If you’re thinking about buying a corgi and asking yourself is he any good at fetch, you’re in the right place. Even if you own a corgi and never played fetch with him, I have excellent news.
Corgis are a fantastic breed that loves to stay active and do fun stuff like fetch.
Normally, corgis have high energy levels and are rarely on the lower end of the spectrum when talking about active dogs vs inactive dogs.
This means every time you grab its favorite fetch ball or frisbee, your pet will go wild, knowing it’s fetch time. You should probably strap yourself in for a ride when doing this because sometimes their excitement is a bit too cute to handle!
If you’re seeking some tips and tricks on how to make fetch time great, you’re in the right spot, so I suggest you keep reading and take notes.
Play Time With Your Corgi
As I’ve said, corgis are high-energy dogs. This is due to their cattle-herding origin. These dogs have been used for heavy-duty work from the moment they reach their fully-grown size.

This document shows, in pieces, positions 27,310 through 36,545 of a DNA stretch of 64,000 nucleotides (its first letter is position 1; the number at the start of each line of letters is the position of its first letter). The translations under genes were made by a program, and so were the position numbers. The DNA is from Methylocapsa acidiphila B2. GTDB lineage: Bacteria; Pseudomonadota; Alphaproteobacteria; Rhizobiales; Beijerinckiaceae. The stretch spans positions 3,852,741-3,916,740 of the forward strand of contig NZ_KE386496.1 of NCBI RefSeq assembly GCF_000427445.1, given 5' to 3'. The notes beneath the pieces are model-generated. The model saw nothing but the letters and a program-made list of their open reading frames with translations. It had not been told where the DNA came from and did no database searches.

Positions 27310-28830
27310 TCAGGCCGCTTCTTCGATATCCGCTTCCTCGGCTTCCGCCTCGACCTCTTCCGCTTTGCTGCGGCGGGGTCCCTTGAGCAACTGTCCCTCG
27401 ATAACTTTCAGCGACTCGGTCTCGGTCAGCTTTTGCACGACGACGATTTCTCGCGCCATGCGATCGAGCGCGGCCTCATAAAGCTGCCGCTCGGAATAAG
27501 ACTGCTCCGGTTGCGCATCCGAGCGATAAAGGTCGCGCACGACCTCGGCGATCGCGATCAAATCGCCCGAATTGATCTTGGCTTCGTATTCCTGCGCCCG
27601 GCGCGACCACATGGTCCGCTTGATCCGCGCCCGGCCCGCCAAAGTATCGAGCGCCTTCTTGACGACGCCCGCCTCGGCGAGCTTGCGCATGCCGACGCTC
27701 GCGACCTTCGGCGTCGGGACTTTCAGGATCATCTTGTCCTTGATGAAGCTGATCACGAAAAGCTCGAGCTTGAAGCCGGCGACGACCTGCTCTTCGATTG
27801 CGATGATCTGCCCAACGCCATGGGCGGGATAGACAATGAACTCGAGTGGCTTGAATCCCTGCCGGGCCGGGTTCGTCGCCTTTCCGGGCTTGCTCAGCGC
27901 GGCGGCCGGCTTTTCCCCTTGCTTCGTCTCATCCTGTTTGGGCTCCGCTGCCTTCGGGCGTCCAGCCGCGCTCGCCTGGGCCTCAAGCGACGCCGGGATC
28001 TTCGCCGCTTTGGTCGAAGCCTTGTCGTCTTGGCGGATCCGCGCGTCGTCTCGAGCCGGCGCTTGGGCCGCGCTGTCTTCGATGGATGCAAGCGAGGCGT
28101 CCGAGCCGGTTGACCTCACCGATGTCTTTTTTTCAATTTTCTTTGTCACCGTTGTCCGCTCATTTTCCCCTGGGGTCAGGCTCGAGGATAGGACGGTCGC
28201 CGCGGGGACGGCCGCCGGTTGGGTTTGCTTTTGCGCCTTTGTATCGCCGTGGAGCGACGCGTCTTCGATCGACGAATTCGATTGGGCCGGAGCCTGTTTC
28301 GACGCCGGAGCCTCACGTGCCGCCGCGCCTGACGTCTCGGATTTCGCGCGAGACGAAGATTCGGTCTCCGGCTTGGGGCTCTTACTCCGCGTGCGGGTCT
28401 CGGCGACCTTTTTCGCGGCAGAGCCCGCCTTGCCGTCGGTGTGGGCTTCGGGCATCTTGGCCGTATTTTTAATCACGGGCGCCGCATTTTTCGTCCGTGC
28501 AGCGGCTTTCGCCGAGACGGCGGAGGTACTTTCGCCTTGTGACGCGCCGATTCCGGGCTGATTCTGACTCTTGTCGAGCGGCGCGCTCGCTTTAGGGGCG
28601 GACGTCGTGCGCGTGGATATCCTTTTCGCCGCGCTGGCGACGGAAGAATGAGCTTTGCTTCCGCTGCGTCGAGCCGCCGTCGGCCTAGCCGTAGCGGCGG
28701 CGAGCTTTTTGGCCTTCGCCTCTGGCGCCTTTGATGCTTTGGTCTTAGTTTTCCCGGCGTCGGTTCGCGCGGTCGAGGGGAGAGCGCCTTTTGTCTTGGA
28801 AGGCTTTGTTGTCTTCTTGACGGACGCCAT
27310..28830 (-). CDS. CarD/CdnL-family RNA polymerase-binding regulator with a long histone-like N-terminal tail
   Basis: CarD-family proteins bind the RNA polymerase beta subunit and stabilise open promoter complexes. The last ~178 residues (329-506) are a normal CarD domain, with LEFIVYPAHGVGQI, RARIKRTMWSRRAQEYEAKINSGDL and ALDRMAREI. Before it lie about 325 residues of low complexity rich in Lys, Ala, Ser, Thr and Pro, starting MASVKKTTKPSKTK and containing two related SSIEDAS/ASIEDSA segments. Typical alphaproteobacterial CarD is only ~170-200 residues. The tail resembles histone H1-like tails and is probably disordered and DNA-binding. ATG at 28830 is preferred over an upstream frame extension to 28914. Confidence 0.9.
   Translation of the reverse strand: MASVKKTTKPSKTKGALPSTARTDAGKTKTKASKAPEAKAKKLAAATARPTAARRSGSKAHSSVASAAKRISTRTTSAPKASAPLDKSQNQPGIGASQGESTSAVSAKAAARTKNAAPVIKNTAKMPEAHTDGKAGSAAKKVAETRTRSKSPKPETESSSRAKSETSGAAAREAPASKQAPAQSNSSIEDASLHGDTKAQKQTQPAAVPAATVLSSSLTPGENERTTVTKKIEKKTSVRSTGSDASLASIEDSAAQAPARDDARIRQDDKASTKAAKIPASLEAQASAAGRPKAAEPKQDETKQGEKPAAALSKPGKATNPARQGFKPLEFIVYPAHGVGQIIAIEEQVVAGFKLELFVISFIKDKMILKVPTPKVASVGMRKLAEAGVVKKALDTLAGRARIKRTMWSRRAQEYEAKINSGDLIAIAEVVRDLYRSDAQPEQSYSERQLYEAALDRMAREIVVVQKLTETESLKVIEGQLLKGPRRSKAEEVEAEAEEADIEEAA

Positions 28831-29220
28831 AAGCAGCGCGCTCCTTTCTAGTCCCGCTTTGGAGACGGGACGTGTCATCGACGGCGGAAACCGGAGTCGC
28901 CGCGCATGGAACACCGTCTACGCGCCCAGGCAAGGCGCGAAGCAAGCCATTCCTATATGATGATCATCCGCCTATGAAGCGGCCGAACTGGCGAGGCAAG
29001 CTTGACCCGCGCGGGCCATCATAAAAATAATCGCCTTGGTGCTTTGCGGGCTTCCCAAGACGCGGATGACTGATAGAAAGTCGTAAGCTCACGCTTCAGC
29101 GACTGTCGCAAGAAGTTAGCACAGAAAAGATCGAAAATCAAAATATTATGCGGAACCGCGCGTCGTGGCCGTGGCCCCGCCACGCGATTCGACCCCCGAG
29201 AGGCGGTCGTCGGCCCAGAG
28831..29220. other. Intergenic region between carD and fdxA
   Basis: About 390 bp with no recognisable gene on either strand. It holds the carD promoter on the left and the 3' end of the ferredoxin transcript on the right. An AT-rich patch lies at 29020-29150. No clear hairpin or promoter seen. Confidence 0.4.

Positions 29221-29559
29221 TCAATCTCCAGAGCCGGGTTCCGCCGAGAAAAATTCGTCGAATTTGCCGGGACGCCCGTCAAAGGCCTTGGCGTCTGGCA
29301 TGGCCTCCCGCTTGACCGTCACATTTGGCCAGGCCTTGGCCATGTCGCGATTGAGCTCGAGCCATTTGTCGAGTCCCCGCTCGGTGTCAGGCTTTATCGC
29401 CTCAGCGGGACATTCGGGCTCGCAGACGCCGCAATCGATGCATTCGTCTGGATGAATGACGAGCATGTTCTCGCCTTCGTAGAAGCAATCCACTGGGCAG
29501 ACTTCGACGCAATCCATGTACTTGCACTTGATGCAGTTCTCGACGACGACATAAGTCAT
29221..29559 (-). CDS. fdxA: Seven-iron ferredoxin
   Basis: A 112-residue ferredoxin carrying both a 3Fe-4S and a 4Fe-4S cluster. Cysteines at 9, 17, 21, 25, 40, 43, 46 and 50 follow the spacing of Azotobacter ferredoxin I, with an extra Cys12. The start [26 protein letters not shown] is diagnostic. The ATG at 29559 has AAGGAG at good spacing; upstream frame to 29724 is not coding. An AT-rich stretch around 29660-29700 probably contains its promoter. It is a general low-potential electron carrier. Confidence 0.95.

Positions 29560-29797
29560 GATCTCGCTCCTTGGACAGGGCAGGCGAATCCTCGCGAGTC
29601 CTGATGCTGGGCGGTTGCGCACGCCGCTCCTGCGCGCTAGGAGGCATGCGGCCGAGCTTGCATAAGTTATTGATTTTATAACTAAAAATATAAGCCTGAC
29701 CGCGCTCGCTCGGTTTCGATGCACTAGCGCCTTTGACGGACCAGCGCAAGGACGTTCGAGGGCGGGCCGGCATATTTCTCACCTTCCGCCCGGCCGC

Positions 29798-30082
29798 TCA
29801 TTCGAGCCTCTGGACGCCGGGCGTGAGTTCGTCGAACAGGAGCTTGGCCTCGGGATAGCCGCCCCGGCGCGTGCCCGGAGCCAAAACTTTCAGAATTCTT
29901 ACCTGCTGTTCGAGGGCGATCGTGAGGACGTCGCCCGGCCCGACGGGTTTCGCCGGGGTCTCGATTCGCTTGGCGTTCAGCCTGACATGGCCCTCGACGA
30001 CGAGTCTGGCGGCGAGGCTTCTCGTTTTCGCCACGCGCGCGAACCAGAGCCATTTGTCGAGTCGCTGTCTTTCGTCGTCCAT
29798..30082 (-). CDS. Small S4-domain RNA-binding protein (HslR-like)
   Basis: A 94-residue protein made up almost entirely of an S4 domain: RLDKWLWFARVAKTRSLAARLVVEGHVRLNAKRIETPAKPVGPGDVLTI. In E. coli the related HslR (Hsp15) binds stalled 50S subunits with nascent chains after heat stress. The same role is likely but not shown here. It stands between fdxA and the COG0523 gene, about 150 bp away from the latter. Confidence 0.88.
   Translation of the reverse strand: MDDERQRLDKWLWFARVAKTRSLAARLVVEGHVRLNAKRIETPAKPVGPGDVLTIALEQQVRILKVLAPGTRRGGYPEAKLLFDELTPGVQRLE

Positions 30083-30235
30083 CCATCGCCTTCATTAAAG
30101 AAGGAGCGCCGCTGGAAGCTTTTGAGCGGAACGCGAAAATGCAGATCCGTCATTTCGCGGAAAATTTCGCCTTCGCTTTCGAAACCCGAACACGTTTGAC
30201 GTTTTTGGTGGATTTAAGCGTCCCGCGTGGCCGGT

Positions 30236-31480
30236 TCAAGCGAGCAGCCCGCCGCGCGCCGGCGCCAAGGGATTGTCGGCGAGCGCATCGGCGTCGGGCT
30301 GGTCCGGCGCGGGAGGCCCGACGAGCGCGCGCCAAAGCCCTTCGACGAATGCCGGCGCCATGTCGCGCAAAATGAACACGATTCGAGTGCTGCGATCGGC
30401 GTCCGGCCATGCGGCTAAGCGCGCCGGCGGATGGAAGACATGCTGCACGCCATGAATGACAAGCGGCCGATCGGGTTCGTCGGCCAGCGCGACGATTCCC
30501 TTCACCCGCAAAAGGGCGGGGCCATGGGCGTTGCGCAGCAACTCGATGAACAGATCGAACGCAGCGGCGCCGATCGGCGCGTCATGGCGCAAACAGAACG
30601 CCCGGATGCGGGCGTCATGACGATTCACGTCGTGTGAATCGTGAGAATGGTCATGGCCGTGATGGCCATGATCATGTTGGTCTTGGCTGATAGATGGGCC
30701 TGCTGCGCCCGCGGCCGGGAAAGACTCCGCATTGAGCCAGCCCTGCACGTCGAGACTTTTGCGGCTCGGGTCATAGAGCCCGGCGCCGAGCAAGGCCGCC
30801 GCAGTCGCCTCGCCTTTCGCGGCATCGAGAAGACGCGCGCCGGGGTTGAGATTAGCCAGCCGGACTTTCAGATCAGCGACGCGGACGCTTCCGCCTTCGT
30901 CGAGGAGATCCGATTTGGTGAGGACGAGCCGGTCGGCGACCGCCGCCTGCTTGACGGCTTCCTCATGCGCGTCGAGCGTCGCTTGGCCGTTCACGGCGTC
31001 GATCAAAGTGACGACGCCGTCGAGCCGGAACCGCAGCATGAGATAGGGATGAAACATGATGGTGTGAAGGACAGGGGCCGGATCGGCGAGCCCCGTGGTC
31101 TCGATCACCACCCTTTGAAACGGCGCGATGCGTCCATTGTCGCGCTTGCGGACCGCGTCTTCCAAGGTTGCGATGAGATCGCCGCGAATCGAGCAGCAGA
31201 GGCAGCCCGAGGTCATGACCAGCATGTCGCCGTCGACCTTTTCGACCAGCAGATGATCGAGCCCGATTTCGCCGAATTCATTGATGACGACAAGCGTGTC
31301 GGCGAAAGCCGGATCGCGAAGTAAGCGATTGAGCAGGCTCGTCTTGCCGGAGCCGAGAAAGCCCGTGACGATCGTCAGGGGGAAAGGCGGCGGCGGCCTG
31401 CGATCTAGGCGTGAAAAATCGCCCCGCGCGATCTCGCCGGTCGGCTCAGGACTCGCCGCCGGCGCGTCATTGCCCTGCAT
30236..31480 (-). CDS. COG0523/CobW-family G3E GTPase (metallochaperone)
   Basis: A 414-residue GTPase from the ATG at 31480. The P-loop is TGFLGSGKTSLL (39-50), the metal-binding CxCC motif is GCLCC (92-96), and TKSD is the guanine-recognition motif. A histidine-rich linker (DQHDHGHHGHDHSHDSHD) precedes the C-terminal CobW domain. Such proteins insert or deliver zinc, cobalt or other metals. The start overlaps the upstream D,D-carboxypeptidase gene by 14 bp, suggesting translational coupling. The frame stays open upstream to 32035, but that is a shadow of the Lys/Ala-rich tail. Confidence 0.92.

Do Corgis Fetch?
You might ask yourself “do corgis fetch?”, and that’s a perfectly valid question. I assure you, with a little bit of training they’ll bring to you anything you throw them.
The genetic memory of these dogs is pretty intense, so even if you never used your corgi for cattle-herding, its energy levels are going to be as close as possible to a corgi that’s a working dog.
In order to keep your corgi away from being hyperactive and non-obedient as a result of that, you’ll need to find some creative ways of regularly emptying its energy tank.
Trust me, fetch is the best of the best in this case. I’ve never seen corgis more excited about something besides fetch (maybe with the exception of feeding time).
Regardless of their small size in comparison to other working dogs, corgis can surprise you with the speed they can reach.
This allows them to be a very good partner in a game of fetch. All they need is an open field and an owner with a good throwing hand!